I came across a sign the other day, inelegantly scrawled on cardboard and stuck to a telephone pole. It read Fuck Bush. This was the day the United States announced there would be no second United Nations Security Council resolution. The curt message expressed more than Germany’s overwhelming rejection of the American President’s bullying of his allies and Washington’s rationale for war with Iraq. It conveyed Germany’s painful frustration at being completely powerless to dissuade its transatlantic ally or, more modestly, even its new Central European neighbors, from choosing the path of war.

In Spain and Britain hundreds of thousands, even millions, take to the streets protesting their leaderships’ prowar stances. In contrast, the newly reawakened German peace movement seems sunk in resignation, an uninspired shadow of the protests that gripped West Germany in the early 1980s. One glaring problem, not faced by British and Spanish activists, is that the peace lobby here has nobody concrete to protest against, except the disembodied figure of George W. Bush, who they know isn’t listening.

In Germany not a single politician from one of the five major parties, major intellectual, entertainment figure or sports star openly backed military action against Iraq without a UN resolution. (The opposition Christian Democrats blame the left-center leadership for blocking a US-led resolution and groused afterward that Germany’s rightful place is on the side of the war-makers, not on the sidelines.) The city of Berlin even turned a blind eye when Greenpeace activists scaled the Brandenburg Gate and hung a banner from its hallowed columns.

Last May, Chancellor Gerhard Schröder ruled out German participation in an Iraq war with or without a UN resolution, and, in a rare display of tenacity on a matter of principle, has refused since to back down. The insignificance of Germany’s “Nein!” was rubbed in its face when the United States repeatedly criticized Paris, as if Berlin didn’t exist. Germans would have relished nothing more than being branded “Sauerkraut-eating surrender monkeys.”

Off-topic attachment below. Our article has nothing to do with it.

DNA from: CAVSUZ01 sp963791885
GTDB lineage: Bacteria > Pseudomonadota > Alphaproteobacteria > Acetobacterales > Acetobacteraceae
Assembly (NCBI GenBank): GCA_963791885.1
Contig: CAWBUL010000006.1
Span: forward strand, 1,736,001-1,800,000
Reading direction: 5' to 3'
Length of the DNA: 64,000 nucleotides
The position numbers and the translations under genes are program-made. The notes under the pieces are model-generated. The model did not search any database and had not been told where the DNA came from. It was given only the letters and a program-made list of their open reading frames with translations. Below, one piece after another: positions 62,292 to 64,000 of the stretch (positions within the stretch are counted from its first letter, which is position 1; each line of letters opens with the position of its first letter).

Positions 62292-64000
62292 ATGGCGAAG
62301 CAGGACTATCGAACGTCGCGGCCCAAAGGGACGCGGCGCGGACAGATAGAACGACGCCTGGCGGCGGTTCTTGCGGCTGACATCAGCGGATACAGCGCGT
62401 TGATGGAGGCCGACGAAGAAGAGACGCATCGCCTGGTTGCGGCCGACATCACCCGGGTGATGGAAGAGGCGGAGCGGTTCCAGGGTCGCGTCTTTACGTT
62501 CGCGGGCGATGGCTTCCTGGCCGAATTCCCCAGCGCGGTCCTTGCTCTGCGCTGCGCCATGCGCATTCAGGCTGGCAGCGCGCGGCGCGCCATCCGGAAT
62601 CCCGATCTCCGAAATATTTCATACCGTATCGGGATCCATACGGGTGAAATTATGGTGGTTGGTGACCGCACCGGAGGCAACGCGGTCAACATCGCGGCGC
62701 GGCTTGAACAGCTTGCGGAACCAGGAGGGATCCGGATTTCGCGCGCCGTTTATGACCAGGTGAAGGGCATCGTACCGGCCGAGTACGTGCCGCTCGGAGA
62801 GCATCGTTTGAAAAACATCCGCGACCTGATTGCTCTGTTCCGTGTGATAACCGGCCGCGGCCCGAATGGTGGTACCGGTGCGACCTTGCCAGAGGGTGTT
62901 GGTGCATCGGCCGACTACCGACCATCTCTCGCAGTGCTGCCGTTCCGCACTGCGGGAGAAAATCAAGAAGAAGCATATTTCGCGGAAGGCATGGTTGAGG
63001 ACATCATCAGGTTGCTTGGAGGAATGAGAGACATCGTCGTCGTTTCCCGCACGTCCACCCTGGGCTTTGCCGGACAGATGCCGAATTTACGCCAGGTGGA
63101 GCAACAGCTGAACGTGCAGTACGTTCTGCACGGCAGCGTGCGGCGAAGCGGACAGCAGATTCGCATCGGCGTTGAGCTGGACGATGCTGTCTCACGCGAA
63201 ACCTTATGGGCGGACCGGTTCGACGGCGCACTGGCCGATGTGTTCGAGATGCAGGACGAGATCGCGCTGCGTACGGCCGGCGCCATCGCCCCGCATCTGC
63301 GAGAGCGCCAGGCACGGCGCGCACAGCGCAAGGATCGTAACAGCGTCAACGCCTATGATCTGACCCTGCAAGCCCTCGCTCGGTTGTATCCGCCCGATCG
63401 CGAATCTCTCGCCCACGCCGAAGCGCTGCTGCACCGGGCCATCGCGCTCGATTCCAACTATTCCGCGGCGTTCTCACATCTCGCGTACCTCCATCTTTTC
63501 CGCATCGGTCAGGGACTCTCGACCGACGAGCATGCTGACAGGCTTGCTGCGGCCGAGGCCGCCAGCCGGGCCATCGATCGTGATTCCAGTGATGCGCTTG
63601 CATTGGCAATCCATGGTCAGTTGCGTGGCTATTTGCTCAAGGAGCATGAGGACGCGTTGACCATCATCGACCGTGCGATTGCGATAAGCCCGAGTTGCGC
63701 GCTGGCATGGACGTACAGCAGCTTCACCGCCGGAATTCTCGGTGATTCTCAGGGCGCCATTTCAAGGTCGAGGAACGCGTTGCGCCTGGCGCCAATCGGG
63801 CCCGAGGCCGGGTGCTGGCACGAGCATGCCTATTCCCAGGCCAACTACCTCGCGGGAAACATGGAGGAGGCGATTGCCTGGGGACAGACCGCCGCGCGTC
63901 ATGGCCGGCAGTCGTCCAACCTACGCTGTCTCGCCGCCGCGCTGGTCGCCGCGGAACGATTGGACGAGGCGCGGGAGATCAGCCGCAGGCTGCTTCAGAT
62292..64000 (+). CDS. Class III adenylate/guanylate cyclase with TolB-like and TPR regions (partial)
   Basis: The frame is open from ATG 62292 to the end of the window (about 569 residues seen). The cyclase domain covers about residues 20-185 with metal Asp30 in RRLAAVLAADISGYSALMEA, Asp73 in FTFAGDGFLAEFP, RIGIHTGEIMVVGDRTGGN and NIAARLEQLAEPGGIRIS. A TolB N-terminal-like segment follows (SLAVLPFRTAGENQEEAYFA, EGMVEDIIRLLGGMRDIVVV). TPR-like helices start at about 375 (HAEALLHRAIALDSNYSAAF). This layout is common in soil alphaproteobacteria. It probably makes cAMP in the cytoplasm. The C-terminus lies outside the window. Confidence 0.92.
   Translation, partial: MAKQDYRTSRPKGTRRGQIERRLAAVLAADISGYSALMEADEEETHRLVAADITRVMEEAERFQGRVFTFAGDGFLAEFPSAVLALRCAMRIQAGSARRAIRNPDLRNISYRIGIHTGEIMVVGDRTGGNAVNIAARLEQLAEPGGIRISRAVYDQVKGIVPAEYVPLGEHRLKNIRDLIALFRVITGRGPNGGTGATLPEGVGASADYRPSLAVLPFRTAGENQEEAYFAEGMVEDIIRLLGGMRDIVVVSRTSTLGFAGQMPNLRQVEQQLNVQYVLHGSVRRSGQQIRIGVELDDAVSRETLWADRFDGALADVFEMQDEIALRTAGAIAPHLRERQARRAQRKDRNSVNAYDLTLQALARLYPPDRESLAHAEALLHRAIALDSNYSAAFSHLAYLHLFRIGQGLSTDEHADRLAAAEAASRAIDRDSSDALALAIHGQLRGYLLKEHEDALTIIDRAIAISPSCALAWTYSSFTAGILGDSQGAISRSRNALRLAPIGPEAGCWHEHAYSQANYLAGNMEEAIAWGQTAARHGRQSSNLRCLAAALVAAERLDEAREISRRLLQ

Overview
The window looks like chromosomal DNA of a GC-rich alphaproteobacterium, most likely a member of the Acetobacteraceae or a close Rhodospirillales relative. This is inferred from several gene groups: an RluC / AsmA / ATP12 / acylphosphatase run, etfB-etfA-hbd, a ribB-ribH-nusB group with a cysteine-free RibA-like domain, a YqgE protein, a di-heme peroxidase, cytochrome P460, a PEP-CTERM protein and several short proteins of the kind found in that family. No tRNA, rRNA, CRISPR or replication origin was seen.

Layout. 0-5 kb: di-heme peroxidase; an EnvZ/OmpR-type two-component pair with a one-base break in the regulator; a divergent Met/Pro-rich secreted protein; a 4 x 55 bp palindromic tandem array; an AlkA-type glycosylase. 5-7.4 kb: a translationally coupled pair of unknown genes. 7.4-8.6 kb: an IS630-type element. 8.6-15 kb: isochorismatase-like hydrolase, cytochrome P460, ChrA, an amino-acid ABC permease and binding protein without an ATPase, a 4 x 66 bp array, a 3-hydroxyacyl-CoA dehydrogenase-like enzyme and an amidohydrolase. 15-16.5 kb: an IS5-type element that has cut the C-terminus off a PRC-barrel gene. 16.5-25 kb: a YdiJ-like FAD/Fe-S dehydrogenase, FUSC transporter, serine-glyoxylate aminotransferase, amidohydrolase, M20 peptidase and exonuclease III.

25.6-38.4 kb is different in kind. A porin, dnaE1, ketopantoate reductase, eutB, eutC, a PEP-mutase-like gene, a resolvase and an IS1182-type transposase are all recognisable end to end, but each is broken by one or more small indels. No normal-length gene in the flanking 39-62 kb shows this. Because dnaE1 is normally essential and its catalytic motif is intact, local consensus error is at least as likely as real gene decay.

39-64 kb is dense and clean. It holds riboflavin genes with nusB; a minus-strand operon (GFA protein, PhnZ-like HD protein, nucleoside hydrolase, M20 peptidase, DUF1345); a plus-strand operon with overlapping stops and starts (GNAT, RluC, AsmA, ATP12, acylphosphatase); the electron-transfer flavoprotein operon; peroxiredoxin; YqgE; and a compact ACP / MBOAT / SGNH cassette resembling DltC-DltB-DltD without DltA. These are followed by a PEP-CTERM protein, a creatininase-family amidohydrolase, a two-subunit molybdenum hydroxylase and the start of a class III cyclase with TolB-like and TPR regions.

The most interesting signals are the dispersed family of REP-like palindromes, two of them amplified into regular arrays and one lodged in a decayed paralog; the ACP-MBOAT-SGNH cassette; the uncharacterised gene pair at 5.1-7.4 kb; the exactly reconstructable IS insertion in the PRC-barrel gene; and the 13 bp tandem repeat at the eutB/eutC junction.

One vibrant exception in the German peace movement is Amis Against the War, a group of American dissenters living in Berlin, who staged a forty-eight-hour “Filibuster for Peace” at the Brandenburg Gate. Braving raw, cold nights, they managed to get quite a bit of German press–and a fair share of smirks too. The unilateralist, war-mongering USA of the Bushes and the Reagans is one many Germans gladly latch on to when thinking about Americans. A bumbling, stumbling George Bush fits the stereotype so much better than did Clinton. The fact that the United States has a left at all is either unknown to Germans or benignly dismissed.

Another unexpected bright spot is the country’s young generation, which for the first time in decades is displaying an interest in the political world. The day bombs began to fall on Iraq–a school day, God forbid–50,000 high school pupils showed up on Berlin’s Alexanderplatz in full demo-regalia to reinforce the 20,000 adult protesters already there. One sign read: We Aren’t Allowed to Compare Bush to Hitler. Too Bad! The leftist daily Die Tageszeitung wrote: “Are these the same kids that sociologists routinely lambast as MTV-damaged illiterates?” Presumably the troupes of 12- and 13-year-old girls with Make Love, Not War painted on their faces had parental permission. The school authorities, however, minced no words that truancy was punishable and next time they weren’t turning the other cheek. But at least the kids were polite. One young man carried a sign saying Buck Fush.